It wasn’t really a holiday. I still had to get up and go to work, which I proudly did, even when mildly wobbly. The Beloved had her deadlines to meet, too.
But last Sunday – Wednesday were a jazz feast in New York City, and (remembering my loyal readers who don’t always get to the same gigs we do) I brought my trusty video camera.*
I won’t rhapsodize about the music. As Charlie Parker told the terminally unhip Earl Wilson, “Music speaks louder than words.”
The week began on Sunday (that’s The Ear Inn calendar rather than the Julian or the Georgian) at 8 PM, when New Orleanian Duke Heitger joined Jon-Erik Kellso, Matt Munisteri, and Neal Miner for hot, soulful jazz. Here, from the first set, is a rollicking yet serious WEARY BLUES:
Those who know their Hot History will already be aware that Duke comes from a musical family (his father, Ray, is a splendid clarinetist) but that Duke himself was inspired to dig deeper and soar higher by his exposure to another Michigander, Maestro Kellso. So this was a playing reunion of two friends, brotherly improvisers.
The second set at the Ear usually brings surprises. Trombonist Harvey Tibbs had joined the band at the end of the first set, and he was joined by Dan Block on clarinet and the truly divine Tamar Korn, who sings with the Cangelosi Cards.
Tamar’s final song (of three) was a genuinely ethereal MOONGLOW — and even the rocking head of the woman in front of me couldn’t distract me from the beauty Tamar and the band created. Not only did Tamar become one lonely Mills Brother; she became Eddie South; she sang most touchingly. And, in the middle, Jon-Erik and Duke growled, moaned, and plunged; then Harvey and Dan summoned up the ghosts of Lawrence Brown and Barney Bigard. When it was all over, Jackie Kellso turned to me and reverently said, “That has to be the most beautiful thing I’ve ever heard,” and I wasn’t about to argue with her.
Monday found the Beloved and myself dressed up for a visit to the Oak Room of the Algonquin Hotel — where singer / pianist Daryl Sherman was performing a centennial tribute to Johnny Mercer with the help of Wycliffe Gordon, James Chirillo, and Boots Maleson. Daryl, bless her, gave my favorite unknown Mercer song its “live premiere,” as a sweet duet with Wycliffe. THE BATHTUB RAN OVER AGAIN, for that’s its name, has never been performed much — but its classic debut was on a 1934 Decca session where Mercer himself sang it (he was a wonderfully wry singer) with the help of Jack Teagarden, Sterling Bose, and Dick McDonough. The recording’s hard to find but it is a prize, as is this performance, impish and sweet at the same time. (Matilda, the Algonquin’s resident cat, now thirteen, was snooty as always to us, but beauty is its own burden, even if you’re a Ragdoll. Perhaps especially so?)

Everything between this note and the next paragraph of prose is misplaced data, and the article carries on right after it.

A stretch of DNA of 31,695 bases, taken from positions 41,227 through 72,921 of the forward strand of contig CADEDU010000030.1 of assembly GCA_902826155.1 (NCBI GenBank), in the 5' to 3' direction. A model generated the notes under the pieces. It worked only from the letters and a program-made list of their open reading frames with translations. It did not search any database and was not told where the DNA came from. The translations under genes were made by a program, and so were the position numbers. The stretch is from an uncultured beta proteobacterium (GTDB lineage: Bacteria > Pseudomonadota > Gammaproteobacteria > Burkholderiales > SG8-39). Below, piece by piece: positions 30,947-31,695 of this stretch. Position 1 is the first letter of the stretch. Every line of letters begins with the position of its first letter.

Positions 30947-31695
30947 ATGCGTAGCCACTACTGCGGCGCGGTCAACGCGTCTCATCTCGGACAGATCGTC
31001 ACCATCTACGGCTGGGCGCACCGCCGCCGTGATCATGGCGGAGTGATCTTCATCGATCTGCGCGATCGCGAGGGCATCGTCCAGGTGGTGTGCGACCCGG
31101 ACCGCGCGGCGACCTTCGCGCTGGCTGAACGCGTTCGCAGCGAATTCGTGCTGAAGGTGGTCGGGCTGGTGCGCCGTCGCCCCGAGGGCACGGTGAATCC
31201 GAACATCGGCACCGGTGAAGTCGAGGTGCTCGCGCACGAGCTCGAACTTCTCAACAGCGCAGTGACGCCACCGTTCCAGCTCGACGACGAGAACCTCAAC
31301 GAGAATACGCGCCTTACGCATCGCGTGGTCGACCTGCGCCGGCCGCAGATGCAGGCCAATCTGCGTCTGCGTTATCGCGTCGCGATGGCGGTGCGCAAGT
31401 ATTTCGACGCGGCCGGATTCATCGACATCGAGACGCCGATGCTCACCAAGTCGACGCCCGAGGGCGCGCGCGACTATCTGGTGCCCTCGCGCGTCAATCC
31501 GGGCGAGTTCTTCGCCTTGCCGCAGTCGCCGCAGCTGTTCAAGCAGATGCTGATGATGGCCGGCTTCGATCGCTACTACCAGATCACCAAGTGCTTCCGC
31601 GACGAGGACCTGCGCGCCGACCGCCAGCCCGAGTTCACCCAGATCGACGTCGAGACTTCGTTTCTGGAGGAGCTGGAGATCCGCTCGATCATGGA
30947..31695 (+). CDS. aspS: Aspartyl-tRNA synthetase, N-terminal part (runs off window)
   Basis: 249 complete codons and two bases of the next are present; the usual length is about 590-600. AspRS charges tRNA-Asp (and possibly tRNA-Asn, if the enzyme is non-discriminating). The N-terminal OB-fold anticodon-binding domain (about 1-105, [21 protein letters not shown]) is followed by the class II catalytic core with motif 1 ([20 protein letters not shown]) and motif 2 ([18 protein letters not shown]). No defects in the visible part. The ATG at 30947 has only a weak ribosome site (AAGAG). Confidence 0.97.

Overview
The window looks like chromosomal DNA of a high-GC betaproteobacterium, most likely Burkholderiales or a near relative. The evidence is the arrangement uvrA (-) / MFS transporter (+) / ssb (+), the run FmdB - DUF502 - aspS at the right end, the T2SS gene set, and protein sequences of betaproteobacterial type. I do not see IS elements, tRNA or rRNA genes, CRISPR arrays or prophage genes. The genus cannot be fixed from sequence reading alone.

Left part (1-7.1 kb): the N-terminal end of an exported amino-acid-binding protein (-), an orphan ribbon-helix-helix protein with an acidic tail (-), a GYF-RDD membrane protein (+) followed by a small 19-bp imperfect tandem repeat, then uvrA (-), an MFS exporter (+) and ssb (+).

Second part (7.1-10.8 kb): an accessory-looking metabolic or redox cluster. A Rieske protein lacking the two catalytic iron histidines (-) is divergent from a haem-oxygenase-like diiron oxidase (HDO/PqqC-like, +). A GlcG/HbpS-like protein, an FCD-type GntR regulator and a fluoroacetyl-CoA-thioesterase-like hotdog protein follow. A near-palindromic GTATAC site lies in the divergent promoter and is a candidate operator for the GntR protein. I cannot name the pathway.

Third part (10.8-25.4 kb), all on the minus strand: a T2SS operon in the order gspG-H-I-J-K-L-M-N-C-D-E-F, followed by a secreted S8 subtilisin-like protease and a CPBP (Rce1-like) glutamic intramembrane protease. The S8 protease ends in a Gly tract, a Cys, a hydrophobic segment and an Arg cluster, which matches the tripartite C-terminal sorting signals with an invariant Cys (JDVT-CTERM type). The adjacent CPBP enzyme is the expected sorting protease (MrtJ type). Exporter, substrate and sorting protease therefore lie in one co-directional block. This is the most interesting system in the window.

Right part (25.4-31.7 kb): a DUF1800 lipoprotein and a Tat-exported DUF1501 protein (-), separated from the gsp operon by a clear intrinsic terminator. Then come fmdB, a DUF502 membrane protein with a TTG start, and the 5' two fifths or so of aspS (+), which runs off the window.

Tuesday found us uptown at Roth’s Westside Steakhouse for a duet session by Duke and pianist Ehud Asherie. They began with a dreamily romantic YOU TOOK ADVANTAGE OF ME at a slow tempo, which suggested to me that the advantage-taking was something sought after. Without imitating anyone, Duke evoked Ruby Braff and Bobby Hackett; Ehud’s stroll had the leisurely pace of great slow-motion stride playing.
Then, the duo performed one of my favorite 1939-40 Basie classics, Lester Young’s dancing TICKLE-TOE, with true gliding style.
Duke and Ehud then decided to explore ALL THE THINGS YOU ARE (thought by some to be the sole property of “modern” jazzmen — how wrong such narrow thinking is!) — complete with its lovely verse.
Trombonist John Allred, who had been waiting for his steak to arrive, decided to jump forward to dessert, so he joined Duke and Ehud for a rousing TEA FOR TWO:
Duke and Ehud then created a sprinting version of James P. Johnson’s RUNNIN’ WILD:
After dinner, John came back for a jubilant THEM THERE EYES:
On Wednesday, I met the Beloved at Birdland (which could be the title of a good Thirties pop song) for a special assemblage — David Ostwald’s Louis Armstrong Centennial Band (David, Anat Cohen, Dion Tucker, Kevin Dorn) plus guests Duke Heitger and Dick Hyman. Here they are for a beautiful, hymnlike reading of Ellington’s SOLITUDE. Duke’s Louis-lyricism and Hyman’s chiming chords are specially moving here:
Clarinetist and prankster Ken Peplowski had been in the club (before the music began) for an informal photo shoot, and he came onstage to join them for a frisky version of Don Redman’s HEAH ME TALKIN’ TO YA (or YOU, for the formal):
More to come! Watch this space!
*The asterisk is to remind any cinematic auteurs that my cinematography is at best functional: the music’s the thing, no matter how many people walk through my shot or sit in front of my lens. I haven’t managed to make any dark, cluttered, noisy club into an ideal set, but I keep trying.